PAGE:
Monday, February 11, 2013

Stewed Green Beans, or Fassoulia

Did your mother serve you spaghetti and meatballs every Wednesday night, with thick slabs of garlic bread? 

Mine didn't.  Instead, she regularly served this rich tomatoey stew, full of hunks of beef and softly cooked green beans, scooped high over cinnamon and all-spice seasoned rice.  The smoky-sweet smell of behar, all-spice, quickly brings me back to her kitchen, to the covered pot of rice on the stove top, and the second pot of bubbling green bean stew. 

In Palestine, fassoulia means green beans. In other parts of the Arab world, fassoulia refers to other types of beans, kidney beans and the like.

This looks like a lot of steps, but each step is simple.  You might be tempted to just throw the raw green beans into the tomato sauce and let it cook down in there, but beans do not cook well in the tomato sauce because of the acidity. 

Green Beans for Dinner

One feature of Middle Eastern cuisine is that the dishes are named after the main ingredient of the dish - and that main ingredient is always a vegetable. 
What are you making for the meal today, one woman asks another. 
Green beans, she replies.  Tomorrow we will have zucchini. 
And, as far as most Palestinians are concerned, there is only one way to prepare green beans, fassoulia.   Stew it gently, with or without beef, with tomatoes, pour over rice.  Tuck a few loaves of bread onto the table, finely chop up a salad, and dinner is ready.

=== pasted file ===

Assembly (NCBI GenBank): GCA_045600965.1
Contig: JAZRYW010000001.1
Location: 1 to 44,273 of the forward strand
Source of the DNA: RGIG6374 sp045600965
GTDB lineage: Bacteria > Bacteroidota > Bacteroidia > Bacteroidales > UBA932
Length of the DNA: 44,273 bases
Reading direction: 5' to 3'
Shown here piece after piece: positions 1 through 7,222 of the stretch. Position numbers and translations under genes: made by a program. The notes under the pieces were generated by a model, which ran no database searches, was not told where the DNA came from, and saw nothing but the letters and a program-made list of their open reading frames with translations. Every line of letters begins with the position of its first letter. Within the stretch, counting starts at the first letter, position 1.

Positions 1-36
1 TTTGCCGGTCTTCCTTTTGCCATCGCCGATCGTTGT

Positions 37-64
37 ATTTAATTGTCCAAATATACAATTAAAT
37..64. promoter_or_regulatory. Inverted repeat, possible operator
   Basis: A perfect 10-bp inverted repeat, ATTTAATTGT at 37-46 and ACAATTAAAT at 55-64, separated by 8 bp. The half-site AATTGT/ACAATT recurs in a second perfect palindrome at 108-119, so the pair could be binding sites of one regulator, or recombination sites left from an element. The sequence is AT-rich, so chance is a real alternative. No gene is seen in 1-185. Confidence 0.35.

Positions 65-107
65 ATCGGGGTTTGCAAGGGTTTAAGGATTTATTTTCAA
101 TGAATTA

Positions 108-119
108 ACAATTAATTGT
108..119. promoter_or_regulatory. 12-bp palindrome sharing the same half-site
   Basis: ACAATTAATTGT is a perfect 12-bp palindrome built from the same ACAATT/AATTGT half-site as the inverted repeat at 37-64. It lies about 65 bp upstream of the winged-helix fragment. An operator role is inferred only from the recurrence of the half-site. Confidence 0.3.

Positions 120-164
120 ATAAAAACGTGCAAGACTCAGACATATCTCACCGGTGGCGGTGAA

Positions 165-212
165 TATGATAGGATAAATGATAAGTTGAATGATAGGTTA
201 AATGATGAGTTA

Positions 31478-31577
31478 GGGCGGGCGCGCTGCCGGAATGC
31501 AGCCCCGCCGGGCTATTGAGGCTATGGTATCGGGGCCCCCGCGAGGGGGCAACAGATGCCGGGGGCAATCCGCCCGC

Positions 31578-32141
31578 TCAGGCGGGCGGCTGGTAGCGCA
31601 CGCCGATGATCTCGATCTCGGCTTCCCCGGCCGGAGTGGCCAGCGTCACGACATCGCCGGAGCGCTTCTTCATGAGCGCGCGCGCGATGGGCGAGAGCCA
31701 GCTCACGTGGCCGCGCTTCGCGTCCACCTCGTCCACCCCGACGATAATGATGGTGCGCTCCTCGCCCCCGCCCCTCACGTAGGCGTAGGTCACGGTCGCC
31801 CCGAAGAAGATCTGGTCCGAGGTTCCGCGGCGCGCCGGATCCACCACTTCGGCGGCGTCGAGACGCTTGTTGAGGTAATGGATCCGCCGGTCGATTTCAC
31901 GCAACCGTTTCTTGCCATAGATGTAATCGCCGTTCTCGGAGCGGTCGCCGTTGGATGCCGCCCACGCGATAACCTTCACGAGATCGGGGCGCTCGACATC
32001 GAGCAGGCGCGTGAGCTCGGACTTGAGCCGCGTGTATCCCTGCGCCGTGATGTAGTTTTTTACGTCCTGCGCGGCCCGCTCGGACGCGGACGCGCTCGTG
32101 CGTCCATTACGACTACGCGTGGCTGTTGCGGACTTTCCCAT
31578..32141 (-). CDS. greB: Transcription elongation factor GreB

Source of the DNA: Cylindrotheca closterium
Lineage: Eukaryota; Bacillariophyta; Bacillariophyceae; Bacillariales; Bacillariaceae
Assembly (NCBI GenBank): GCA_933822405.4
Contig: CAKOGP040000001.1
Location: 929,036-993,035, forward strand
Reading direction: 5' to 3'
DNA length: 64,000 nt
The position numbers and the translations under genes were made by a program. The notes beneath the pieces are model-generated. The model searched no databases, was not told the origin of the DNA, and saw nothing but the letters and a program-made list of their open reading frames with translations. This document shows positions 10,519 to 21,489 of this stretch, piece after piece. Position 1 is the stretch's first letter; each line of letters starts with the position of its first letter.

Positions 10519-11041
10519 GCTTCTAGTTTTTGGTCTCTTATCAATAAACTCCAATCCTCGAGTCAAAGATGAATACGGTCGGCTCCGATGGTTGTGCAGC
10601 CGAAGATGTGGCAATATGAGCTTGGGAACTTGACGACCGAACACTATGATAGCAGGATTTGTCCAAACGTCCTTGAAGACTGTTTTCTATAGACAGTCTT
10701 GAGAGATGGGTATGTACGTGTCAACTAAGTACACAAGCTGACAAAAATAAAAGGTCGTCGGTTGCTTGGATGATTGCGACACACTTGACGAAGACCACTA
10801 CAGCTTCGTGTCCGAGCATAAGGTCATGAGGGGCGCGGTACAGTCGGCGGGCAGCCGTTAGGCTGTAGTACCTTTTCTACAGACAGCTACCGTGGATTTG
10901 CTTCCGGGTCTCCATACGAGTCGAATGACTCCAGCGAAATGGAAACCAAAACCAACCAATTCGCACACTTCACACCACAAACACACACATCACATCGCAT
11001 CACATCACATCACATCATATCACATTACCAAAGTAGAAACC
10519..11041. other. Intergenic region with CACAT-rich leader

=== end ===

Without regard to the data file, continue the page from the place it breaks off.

1 large onion, chopped
1/4 cup of olive oil, divided
1 lb grass fed ground beef
28 oz.  can of good quality pureed tomatoes or equivalent pureed skinned fresh tomatoes
3 tbsp. tomato paste
1 cup of homemade stock or water
2 tsp allspice, divided
1/4 tsp cinnamon
2 lbs green beans
salt and pepper to taste

1. Over medium heat, saute onions in two tablespoons of olive oil until transluecent.  Reserve.

2.  Season meat with one teaspoon allspice, salt and pepper and brown over medium high heat until deeply carmelized, breaking up with a spoon. 

4.  Return onions to pot with meat, pour in the tomato puree, tomato paste, and stock.  Scrape the bottom of the pot with a wooden spoon to release the drippings.  Season with all spice and cinnamon, salt and pepper.  Cover and simmer over very low heat for half an hour, stiring occaisonally.   

5.  In the meantime, wash the green beans and trim off the ends; cut in one inch pieces.

6.  Boil the beans until very tender, and then saute them in remaining olive oil over medium heat until slightly browned.    

7.  Add the green beans to the tomato mixture, cover and simmer for a few minutes, adding additional water or stock if too thick.  

8.  Check seasonings, then serve. 

Serve over rice spiced with more allspice and cinnamon.

Like all stews, this is much better the second day, once the flavors have really incorporated. 

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  1. I love this recipe! In fact, I have made several of your recipes and have loved them all. Thank you for sharing. I really enjoy your blog!

    1. Thank you! I'm so glad to hear that you are enjoying the recipes.

  2. Hello Bint Rhoda, I just want to say thank you for your blog as it brings much joy for Palestinians such as my self living abroad.. I appreciate the way you cherish the value of good food and how to see nutrition as feeding both your body and soul. Your blog is really nice as it is not just a focus on food but also family, spirituality and good health.. Know that your blog is really benefiting many people.. Thank you, salaam and God bless.. Sincerely, Yousef.

    1. Thank you so much, Yousef! What kind words!


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